Belgian Ale-Braised Brisket

1 4-lb. piece flat-cut beef brisket, untrimmed
Kosher salt
1/4 cup Dijon mustard
1/4 cup (packed) dark brown sugar
1 tablespoon grated peeled ginger
2 tablespoons bacon fat or vegetable oil
2 medium yellow onions, thinly sliced
1/4 cup all-purpose flour
1 bay leaf
1 750-ml bottle Belgian-style tripel ale
4 cups beef stock or low-sodium chicken broth

Season brisket with salt. Wrap tightly in plastic and chill at least 8 hours.
Let brisket sit at room temperature 1 hour.

Preheat oven to 400°. Combine mustard, brown sugar, and ginger in a small bowl. Unwrap brisket, place on a wire rack set inside a large rimmed baking sheet, and rub mustard mixture all over brisket. Roast until top is nicely browned, 30–40 minutes.

Remove brisket from oven and reduce oven temperature to 300°.

Meanwhile, heat bacon fat in a large heavy ovenproof pot over medium heat. Add onions; season with salt and cook, stirring often, until deep golden brown, 8–10 minutes. Reduce heat to medium-low, add flour, and cook, stirring often, until mixture smells nutty, about 4 minutes.

Add bay leaf, ale, and stock. Bring to a simmer. Add brisket, cover, and transfer to oven. Braise, turning every 30 minutes, until fork-tender, 3–4 hours. Discard bay leaf.

Transfer brisket to a cutting board and let rest at least 20 minutes.
If braising liquid is thin, bring to a boil, reduce, and simmer, skimming surface as needed, until thick enough to coat a spoon; season with salt, if needed.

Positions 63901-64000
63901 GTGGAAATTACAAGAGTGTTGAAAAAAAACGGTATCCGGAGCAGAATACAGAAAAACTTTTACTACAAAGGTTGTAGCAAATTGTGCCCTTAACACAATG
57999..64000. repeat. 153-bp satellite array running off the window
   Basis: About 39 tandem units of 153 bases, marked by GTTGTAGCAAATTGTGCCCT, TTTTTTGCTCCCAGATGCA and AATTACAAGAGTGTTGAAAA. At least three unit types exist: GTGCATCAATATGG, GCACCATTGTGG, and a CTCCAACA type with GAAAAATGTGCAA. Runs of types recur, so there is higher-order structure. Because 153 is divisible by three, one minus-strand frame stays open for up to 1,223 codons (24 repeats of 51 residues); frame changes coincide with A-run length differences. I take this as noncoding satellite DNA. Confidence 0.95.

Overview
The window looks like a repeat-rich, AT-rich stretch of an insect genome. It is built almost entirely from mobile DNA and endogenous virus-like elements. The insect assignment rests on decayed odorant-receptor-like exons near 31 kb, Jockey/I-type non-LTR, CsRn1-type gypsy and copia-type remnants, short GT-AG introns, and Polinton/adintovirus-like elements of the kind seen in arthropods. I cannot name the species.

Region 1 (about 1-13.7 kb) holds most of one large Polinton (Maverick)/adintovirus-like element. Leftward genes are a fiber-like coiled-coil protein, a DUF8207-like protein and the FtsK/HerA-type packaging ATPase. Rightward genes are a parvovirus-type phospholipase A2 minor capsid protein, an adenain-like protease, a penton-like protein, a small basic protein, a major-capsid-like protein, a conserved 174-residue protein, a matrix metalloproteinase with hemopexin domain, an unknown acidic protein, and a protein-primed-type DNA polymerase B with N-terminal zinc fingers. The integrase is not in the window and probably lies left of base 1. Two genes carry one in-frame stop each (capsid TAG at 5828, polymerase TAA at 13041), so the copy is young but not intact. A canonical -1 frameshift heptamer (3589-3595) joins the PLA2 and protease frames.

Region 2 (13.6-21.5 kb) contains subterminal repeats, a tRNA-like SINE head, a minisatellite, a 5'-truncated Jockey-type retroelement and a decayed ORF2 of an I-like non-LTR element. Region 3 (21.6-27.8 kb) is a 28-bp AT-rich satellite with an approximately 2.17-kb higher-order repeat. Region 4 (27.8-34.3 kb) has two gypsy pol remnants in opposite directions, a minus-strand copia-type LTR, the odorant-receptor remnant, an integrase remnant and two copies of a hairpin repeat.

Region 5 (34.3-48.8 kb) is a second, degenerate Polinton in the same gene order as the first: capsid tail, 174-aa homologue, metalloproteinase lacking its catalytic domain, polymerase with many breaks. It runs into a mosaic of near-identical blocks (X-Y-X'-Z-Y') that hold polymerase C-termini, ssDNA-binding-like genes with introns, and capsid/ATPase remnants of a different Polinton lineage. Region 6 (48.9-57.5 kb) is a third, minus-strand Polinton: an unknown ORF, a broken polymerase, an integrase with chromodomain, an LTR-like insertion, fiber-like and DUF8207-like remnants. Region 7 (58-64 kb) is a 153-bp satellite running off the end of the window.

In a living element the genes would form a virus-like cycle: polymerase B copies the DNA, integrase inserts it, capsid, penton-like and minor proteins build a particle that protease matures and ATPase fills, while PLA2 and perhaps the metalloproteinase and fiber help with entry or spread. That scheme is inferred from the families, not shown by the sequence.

Slice brisket against the grain. Serve with braising liquid.

DO AHEAD: Brisket can be braised 2 days ahead. Cover and chill in braising liquid.

Sriracha-Braised Brisket Sandwiches

1 5–6-pound brisket, first-cut, untrimmed
2 tablespoons Diamond Crystal or 1 tablespoon Morton kosher salt
2 tablespoons light brown sugar
1 tablespoon ground cumin
1 large onion, peeled, thinly sliced
8 garlic cloves, crushed
1/2 cup seasoned rice vinegar
1/2 cup soy sauce
2 tablespoons Worcestershire sauce
2/3 cup Sriracha, plus more for serving
12 potato rolls, toasted

Remove brisket from its packaging and pat dry with paper towels. Lay brisket flat on your cutting board so that one of the longer sides is closest to you and layer of white fat is facing down. Take a close look at the meat itself—you’ll notice that there are long “grains” (thread-like muscle fibers) running left to right across length of brisket. You are going to “slice against the grain,” which means positioning your knife blade perpendicular to the direction of the fibers, into 2″-wide pieces. You do this so that when you go to shred the meat at the end, the fibers don’t stretch a mile long and they’re a manageable length for sandwiches.

Place brisket halves in a large bowl and sprinkle with salt, brown sugar, and cumin. Use your hands to really massage the meat and work in all the salt and spices so every little spot is coated. Get in there! Set brisket aside for a moment.

Mix onion, garlic, vinegar, soy sauce, Worcestershire, ? cup Sriracha, and 1 cup water in a large Dutch oven or stockpot.

Using tongs, nestle brisket into pot so fattier sides are facing up and pieces fit together in a single layer. The meat should be barely submerged in liquid, so add a little more water if that’s not the case (depending on size of your pot).

Bring to a simmer over medium heat, then reduce heat to achieve a very gentle simmer.

Cover pot and cook brisket, peeking inside occasionally to make sure heat isn’t too high or low—you want a couple of areas in the pot to be gently bubbling. If bubbles are roiling all over the place, reduce heat. If you see no bubbles at all, increase slightly. If liquid drops below top of meat, add a little more water to keep barely submerged.